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Re: Elvish ideas ...

From:JS Bangs <jaspax@...>
Date:Thursday, July 24, 2003, 4:05
Andreas Johansson sikyal:

> I mentioned, last week I think, that I've begun to work on an Elvish language > for the same coniverse that hosts Yargish. Most aspects still remain quite > hazy, but some things are settling down, in particular phonology and spelling. > I thought I'd present some of it here, in the hope of attracting some feedback. > > The Elves we're speaking of are essentially just skinny, long-lived humans > with pointy ears - they are not immortal, not in possession of any inherent > superior wisdom or anything like that. Were they to be found in our world, > biologists would, little doubt, conclude they were another species within the > Homo genus.
This is quite similar to what Yivrindi are: humans w/ a natural lifespan of ~400 years. I waffle on the pointy ears, though.
> The "front" versions of these consonants can be forced before back vowels by > inserting a _-e-_; _cea_ is [tSa]. > > Initially or preceeded by a consonant other than _t d c g ch gh_, _e_ before a > back vowel spells [j], eg _creach_ [krjax]. > > Similarly, _o_ before an unrounded vowel > spells [w], eg _coar_ [kwar].
I like these conventions. The resulting frequency of |ea| and |oa| remind me of Romanian, or Portuguese, as another poster mentioned.
> An uninflected noun never begins in a fricative; fricativizing an initial stop > makes the noun definite, eg _creach_ "castle", _chreach_ "the castle". It > should be stressed that "fricative" and "fricativizing" here essentially > means "anything spelt as stop+h" and "add -h" respectively. Thus we also see > _cea_ [tSa] "lady" and _chea_ [Sa] "the lady". I'm not yet sure what to do > with nouns beginning in a vowel, liquid or [w-] or [j-] - leaving those > without a definite-indefinite distinction strikes me as odd, but I don't > really know what I want to do with them. Something evil, little doubt.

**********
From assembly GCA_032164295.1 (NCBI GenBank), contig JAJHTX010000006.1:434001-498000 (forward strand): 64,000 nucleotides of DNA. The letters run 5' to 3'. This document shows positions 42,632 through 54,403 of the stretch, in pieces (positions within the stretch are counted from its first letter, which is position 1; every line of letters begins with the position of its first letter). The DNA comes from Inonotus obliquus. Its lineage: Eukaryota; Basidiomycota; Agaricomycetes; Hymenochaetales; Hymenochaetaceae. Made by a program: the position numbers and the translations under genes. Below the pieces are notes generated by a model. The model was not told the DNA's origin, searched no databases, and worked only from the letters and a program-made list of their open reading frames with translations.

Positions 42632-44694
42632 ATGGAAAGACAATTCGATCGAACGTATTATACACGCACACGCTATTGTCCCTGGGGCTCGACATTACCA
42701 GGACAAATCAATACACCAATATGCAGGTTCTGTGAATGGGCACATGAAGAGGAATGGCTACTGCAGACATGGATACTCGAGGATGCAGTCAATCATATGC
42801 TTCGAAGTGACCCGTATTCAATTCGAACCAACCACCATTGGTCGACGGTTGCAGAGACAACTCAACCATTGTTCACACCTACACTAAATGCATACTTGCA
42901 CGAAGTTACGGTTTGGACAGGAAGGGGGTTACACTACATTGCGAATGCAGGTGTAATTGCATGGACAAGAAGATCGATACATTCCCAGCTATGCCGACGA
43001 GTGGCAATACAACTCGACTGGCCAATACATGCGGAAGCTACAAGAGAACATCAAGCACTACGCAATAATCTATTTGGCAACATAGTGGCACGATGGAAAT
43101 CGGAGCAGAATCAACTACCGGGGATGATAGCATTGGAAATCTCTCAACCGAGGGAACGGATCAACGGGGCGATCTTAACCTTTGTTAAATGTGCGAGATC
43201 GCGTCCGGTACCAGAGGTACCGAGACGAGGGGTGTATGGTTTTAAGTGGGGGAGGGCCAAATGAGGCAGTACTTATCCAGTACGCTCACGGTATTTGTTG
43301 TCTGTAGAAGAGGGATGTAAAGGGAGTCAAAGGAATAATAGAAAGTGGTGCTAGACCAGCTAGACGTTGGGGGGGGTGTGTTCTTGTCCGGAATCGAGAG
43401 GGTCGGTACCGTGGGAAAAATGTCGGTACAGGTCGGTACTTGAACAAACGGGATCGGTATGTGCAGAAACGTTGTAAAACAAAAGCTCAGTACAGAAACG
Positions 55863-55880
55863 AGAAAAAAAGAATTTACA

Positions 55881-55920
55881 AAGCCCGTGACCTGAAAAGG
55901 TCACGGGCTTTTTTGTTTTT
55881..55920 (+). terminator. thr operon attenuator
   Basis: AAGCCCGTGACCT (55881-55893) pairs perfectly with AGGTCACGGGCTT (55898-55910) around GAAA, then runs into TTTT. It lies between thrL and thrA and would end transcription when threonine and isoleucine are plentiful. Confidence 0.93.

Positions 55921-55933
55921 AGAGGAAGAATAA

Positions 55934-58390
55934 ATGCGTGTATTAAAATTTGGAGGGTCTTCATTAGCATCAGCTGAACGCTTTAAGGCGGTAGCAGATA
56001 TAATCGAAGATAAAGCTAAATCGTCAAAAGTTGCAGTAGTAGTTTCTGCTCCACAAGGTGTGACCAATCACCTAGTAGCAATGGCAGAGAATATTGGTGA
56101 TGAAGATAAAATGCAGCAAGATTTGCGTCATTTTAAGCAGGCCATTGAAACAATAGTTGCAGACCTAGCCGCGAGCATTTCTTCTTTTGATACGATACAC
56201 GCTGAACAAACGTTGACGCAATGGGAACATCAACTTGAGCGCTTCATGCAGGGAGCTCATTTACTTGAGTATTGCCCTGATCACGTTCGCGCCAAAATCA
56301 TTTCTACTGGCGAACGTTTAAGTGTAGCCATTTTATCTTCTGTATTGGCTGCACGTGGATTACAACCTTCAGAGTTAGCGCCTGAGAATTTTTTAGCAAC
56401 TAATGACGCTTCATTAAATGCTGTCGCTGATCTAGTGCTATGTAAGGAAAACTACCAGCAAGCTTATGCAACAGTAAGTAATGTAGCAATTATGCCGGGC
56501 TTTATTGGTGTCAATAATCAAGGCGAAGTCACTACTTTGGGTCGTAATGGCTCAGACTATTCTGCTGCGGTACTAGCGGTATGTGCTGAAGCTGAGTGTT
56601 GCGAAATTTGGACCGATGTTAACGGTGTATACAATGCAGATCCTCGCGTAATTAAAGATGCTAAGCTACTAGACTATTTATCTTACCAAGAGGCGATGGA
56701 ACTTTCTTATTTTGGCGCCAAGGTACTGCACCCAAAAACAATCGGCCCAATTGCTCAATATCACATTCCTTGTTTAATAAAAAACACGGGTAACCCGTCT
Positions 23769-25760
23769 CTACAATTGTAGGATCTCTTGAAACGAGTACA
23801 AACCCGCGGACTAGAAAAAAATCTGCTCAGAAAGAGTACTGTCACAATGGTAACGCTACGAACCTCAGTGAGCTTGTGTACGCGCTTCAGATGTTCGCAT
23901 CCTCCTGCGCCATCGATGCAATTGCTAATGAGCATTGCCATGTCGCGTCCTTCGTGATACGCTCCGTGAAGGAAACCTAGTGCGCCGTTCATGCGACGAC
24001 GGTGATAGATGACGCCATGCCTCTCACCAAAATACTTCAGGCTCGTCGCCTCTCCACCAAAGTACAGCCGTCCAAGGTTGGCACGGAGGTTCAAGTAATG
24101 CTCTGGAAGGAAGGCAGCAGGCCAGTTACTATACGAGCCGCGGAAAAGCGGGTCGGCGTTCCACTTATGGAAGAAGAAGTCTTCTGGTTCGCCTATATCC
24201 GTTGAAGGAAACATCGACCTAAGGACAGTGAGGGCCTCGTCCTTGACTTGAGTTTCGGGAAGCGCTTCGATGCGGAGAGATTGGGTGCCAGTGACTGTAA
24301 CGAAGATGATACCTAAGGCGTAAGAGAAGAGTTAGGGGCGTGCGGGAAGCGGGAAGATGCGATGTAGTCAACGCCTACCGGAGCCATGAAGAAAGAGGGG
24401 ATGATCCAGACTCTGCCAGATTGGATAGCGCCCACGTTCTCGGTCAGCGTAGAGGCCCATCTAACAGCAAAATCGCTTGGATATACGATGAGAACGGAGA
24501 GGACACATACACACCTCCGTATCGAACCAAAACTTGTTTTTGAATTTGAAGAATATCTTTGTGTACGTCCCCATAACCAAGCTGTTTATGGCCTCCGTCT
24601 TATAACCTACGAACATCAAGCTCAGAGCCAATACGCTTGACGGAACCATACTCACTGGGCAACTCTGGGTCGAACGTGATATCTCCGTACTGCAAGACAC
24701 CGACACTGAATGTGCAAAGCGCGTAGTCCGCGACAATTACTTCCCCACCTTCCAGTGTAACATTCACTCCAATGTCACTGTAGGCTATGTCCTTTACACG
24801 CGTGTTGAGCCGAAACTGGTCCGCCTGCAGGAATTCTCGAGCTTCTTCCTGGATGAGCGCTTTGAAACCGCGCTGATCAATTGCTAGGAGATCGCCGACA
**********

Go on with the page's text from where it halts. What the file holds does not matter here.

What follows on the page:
This morphology pleases me. It's not overbearing and doesn't lengthen the word too much, but you get a lot of information in.
> The possessive, finally, is formed by infixing an _-i-_ , turning the stem > vowel into an diphthong. Pronunciation; _ii_ [ej], _ei_ [ej], _ai_ [aj], _oi_ > [oj], _ui_ [uj]. Yes, _oi_ is ambigious between [wi] and [oj]. The possessive > goes after the thing possessed; _chreach chain_ "the castle of the lord". To > top it off, it, out of misplaced sympathy, echoes any accusative ending on the > thing possessed, giving us things like _chreanco chainon_ "the castles (acc) > of the lords".
This is quite similar to the Yivrian possessive, though Yivrian lacks the twisted complications :-). It seems clear from this and the behavior of plural -n- that the proto-language must have had several infixes. The plural -n- was probably imperfectly generalized to a suffix, while the -i- remained as it was. Does this fit with your plan? -- Jesse S. Bangs Jesus asked them, "Who do you say that I am?" And they answered, "You are the eschatological manifestation of the ground of our being, the kerygma in which we find the ultimate meaning of our interpersonal relationship." And Jesus said, "What?"


John Leland <leland@...>
Andreas Johansson <andjo@...>